SEA Side Software Engineering Annotations Annotation 1: Extreme Programming Professor Sara Stoecklin Director of Software Engineering- Panama City firstname.lastname@example.org email@example.com 850-522-2091 850-522-2023 Ex 182 Florida State University Computer Science
Extreme Programming • Definition: • An agile (lightweight) team process to create software rapidly that is extremely reliable, efficient, and well-factored. - (marketing) • A deliberate and disciplined approach to software development that emphasizes team work to improve the process through utilization of refactoring, patterns, and good testing.
Extreme Programming (XP) • History: • Many of the practices were created and tested as part of the Chrysler C3 project, which was a very successful software development project for a payroll system. • About six years old and has proved to be a cost effective process for development of software.
Why Not XP • Lightweight – does not scale • Meant for small projects 2-15 people, 1 to 2 years. Most are less than 6 people and less than one year projects. • Not academically Proven • Statistics and successes are not tested by an independent group. Lot of hype. • Easy systems • Anyone can develop a small system what about a 5 year system with 300 database tables, 500 screens, 4000 reports and 1500 transactions. What about an operating system such as MVS or Windows XP?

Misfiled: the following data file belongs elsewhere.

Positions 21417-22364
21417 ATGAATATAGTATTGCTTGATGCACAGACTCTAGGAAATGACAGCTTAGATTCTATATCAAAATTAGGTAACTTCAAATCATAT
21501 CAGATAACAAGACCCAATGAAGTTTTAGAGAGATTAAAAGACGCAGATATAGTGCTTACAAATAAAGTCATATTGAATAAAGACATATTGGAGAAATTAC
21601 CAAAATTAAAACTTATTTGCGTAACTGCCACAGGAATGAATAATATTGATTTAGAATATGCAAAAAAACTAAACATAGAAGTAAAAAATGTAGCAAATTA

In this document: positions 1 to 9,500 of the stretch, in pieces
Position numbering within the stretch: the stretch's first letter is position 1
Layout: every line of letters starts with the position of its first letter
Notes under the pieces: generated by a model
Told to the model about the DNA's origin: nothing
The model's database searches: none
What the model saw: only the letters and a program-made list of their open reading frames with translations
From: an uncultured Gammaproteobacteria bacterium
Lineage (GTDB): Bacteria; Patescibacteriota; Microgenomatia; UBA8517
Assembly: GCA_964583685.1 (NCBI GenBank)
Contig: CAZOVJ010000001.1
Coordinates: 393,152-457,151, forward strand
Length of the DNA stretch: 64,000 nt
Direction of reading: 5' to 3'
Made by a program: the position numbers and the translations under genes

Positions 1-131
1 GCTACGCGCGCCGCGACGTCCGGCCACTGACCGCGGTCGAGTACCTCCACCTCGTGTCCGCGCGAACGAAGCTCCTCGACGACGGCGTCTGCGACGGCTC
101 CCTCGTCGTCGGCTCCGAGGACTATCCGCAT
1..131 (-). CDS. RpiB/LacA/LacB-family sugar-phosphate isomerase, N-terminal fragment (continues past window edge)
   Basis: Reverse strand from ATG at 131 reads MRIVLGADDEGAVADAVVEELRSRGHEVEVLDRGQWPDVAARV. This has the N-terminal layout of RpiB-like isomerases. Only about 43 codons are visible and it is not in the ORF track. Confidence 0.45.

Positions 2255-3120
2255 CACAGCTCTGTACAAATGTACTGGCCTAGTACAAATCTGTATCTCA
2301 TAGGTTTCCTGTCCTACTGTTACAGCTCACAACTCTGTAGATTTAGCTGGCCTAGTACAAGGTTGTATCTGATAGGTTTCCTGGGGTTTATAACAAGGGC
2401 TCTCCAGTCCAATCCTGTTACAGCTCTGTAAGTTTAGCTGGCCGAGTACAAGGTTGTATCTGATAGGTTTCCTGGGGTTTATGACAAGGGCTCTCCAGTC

Why XP • Promotes Good Software Engineering Principles • Patterns, refactoring, cohesion, coupling, encapsulation, polymorphism, and inheritance. • Allows the personal software process to mature • Allows a finely tuned software development process to emerge within an organization. • Promotes Good Testing Principles • Defines a method for testing, promotes testing as completely, encourages good unit testing.
What are the XP Practices • There are 12 simple practices which rely on the synergy between them. These practices support each other by covering the weakness of one with the strength of others • Five are basic XP principles • Seven are process techniques
Twelve XP Practices • Five Basic XP Principles • Small Releases • 40-hour work week • On-site customer • Collective Ownership • Coding Standards
Twelve XP Practices • Five Basic XP Principles • Small Releases • Everything released to the customer should be as small as possible • Put simple system to work as quickly as possible • Release new versions on a very short development cycle • Helps to reduce schedule slips since short release cycles limit scope for each release • Release planning meeting discover these small units of functional behavior.
Twelve XP Practices • Five Basic XP Principles • 40-hour work week • Never work overtime, go home at 5:00, have a nice week-end • Rested programmers have more courage and make fewer mistakes • Rested staff keeps them happy causing more chance of having stable teams. • Rested staff more able to handle intense inter-personal interaction of the team • Use the release planning meeting to plan the 40 hour week releases
Twelve XP Practices • Five Basic XP Principles • On-site customer • A real customer is available on site. • Answers questions, resolve disputes, set small scale priorities, and provide test . • Customer participates in release planning meetings to define the small incremental RELEASES. • Customer participates in writing USER STORIES • Customer participates in testing RELEASES with the USER STORIES